REVIEW: Combat Mission Shock Force 2: NATO Forces

Sep
18

REVIEW: Combat Mission Shock Force 2: NATO Forces

No bars for the Germans to walk into in this part of the world, I’m afraid

Released: Steam
Type: Singleplayer, Multiplayer
Genre: Strategy, Tactics
Developer: Battlefront
Publisher: Slitherine Ltd.
Release date: 31 Aug, 2020

Combat Mission Shock Force 2 launched on steam with updated versions of three DLCs for the original game, NATO Forces, British Forces and Marines. The NATO forces DLC is probably the most substantial of the lot, adding forces from three new nations, the Netherlands, Germany and Canada, as well as new vehicles for the Syrian army, new campaigns and more maps. While the new nations are smaller in scope than the US forces, they still bring some variety to the game.

A convoy of lightly armoured cars on its way to assault a suspected bomb factory

The New Units

The three new forces all bring their own equipment, but there is some overlap between them. For an example, all of them use variants on the Leopard tank, and their forces are generally more lightly armoured than the US countarperts.

If you’re up on your modern military vehicles & equipment, there’s a complete list on what’s included in the DLC on the store page, but the main difference for someone who’s not too knowledgeable about military hardware are the amount of lighter or even open topped vehicles. All three use variants on the Mercedes-made G-wagen (in the German forces it goes under the name Wolf). The most unique feeling vehicle in this DLC is probably the tiny Wiesel tankette, which does not have any direct counterpart in the US forces.

While individually the three new armies don’t have nearly as much as the US army in the base game, together they add a substantial amount of new units to play with, and the new forces do bring a slightly different approach to modern military combat, one that’s a bit less focused on brute force.

The Syrian army also receives a few new toys. The most noticeable difference here is the fact that they now have access to air support, something that was missing from the Syrian army in the base game. They’ve also got three new vehicles, including the ZSU-23-4, a self propelled AA-gun, which you really don’t want to be on the receiving end of.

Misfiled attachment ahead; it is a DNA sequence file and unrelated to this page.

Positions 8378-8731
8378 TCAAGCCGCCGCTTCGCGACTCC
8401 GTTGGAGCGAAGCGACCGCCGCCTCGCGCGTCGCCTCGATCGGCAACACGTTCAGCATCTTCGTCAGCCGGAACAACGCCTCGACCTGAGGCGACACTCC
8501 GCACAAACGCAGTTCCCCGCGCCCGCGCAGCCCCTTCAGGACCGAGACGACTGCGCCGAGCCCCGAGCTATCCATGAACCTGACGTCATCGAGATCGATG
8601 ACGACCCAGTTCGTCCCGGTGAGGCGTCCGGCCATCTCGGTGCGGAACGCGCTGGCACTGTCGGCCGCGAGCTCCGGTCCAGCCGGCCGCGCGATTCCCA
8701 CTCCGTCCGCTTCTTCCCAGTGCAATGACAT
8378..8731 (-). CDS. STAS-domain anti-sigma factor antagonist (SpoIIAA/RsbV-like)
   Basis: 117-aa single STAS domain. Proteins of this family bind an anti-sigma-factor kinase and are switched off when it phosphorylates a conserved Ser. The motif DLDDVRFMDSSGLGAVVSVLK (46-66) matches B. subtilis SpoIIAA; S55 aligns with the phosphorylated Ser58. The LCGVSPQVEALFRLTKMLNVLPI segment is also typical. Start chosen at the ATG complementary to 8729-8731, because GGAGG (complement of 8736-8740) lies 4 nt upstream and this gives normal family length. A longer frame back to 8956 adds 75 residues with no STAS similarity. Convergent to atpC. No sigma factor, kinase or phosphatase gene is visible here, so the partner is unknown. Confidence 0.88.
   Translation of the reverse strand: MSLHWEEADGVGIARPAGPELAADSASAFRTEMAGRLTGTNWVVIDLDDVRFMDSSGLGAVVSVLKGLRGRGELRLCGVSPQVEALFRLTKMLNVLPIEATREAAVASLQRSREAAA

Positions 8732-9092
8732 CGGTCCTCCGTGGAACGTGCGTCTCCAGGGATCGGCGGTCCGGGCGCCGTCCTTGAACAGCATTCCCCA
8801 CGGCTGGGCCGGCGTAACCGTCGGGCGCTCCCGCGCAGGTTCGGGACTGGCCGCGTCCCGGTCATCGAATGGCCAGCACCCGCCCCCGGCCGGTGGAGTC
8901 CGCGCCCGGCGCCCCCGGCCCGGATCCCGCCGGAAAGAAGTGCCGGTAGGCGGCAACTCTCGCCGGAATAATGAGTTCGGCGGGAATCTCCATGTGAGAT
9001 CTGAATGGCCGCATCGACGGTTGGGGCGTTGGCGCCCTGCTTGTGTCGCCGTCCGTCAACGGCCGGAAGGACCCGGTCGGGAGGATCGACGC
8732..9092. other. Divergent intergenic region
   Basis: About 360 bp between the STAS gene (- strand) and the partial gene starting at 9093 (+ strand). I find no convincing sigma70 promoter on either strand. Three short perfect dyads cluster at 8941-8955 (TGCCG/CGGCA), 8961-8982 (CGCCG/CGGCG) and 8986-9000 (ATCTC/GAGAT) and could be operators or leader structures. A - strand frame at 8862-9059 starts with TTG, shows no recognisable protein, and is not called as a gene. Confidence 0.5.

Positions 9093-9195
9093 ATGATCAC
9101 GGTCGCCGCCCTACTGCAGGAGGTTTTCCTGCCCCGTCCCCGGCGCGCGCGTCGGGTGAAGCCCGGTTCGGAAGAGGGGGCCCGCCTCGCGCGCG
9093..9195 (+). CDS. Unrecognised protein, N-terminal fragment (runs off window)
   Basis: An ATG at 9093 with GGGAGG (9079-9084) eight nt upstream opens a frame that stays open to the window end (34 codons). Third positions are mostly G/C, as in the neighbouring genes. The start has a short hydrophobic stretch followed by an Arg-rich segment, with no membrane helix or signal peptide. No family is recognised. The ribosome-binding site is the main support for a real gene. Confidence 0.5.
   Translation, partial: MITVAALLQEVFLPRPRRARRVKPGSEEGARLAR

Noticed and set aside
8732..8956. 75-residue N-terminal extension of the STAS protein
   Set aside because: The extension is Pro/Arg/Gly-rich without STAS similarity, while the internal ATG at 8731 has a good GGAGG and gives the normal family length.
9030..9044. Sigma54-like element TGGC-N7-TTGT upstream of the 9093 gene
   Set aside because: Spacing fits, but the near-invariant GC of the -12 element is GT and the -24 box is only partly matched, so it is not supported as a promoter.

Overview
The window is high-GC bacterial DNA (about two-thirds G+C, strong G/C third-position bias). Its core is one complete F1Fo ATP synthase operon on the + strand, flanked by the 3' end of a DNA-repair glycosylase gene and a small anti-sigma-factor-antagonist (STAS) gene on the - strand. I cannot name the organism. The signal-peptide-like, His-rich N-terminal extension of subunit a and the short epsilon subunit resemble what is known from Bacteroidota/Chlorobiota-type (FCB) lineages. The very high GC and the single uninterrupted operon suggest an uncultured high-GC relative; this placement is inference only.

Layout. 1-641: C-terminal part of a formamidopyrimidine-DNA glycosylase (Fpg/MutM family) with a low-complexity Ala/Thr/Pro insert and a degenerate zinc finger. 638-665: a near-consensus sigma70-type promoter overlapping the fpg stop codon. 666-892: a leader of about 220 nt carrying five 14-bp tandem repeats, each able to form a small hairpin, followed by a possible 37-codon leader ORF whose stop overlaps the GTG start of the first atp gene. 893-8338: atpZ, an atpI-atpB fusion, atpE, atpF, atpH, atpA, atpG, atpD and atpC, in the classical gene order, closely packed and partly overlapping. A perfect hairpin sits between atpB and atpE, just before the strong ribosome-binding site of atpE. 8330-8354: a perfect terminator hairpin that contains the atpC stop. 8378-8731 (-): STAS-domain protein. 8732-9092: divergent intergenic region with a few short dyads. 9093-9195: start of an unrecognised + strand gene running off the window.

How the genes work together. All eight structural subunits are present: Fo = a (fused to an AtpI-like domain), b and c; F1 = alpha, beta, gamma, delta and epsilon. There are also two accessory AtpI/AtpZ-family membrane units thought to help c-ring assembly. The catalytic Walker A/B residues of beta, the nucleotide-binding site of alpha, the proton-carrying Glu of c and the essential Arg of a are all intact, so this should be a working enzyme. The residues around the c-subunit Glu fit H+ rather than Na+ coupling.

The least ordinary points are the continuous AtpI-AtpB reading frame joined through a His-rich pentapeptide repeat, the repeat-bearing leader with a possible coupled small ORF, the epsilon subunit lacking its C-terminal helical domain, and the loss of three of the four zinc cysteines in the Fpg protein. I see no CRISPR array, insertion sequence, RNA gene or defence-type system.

Leopard tanks are just as imposing as their US counterparts

The New Missions

There are three new campaigns, one for each nation, as well as 24 scenarios added to this DLC, and they’re generally quite well made. The fact that most of these levels were made after the main game really show, as many of them feel more inventive than what came before. One of the highlights is a level where you’re playing as the German army, and need to hold a medieval fort against an overwhelming Syrian assault, desperately hoping that reinforcements will show up in time.

The campaigns are individually shorter than the one from the base game, and also deal with slightly smaller engagements, but there are on the other hand three of them. These new campaigns really don’t hold your hand, and felt more challenging than the original US campaign.

The German forces are desperately holding on as they’re assaulted from all sides

Closing Thoughts

The NATO DLC will not revolutionize how the game is played. In fact, most modern military equipment is roughly similar in the NATO countries, and the difference between a Leopard 2 and an Abrams tank is, in terms of gameplay at least, mostly academic. But the focus in lighter vehicles do mean that the three new nations feel a bit different to play. The biggest gameplay difference probably comes from what was added to the Syrian army though, as they can now call in air support.

The real highlight of this DLC are the new levels, which were for the most part really good and showcased a greater amount of variety than what was found in the base game. For people who liked the original game, this DLC is worth getting, as it’s still ultimately more of the same, only slightly better, but if the original game did not impress you, then this is a safe skip.

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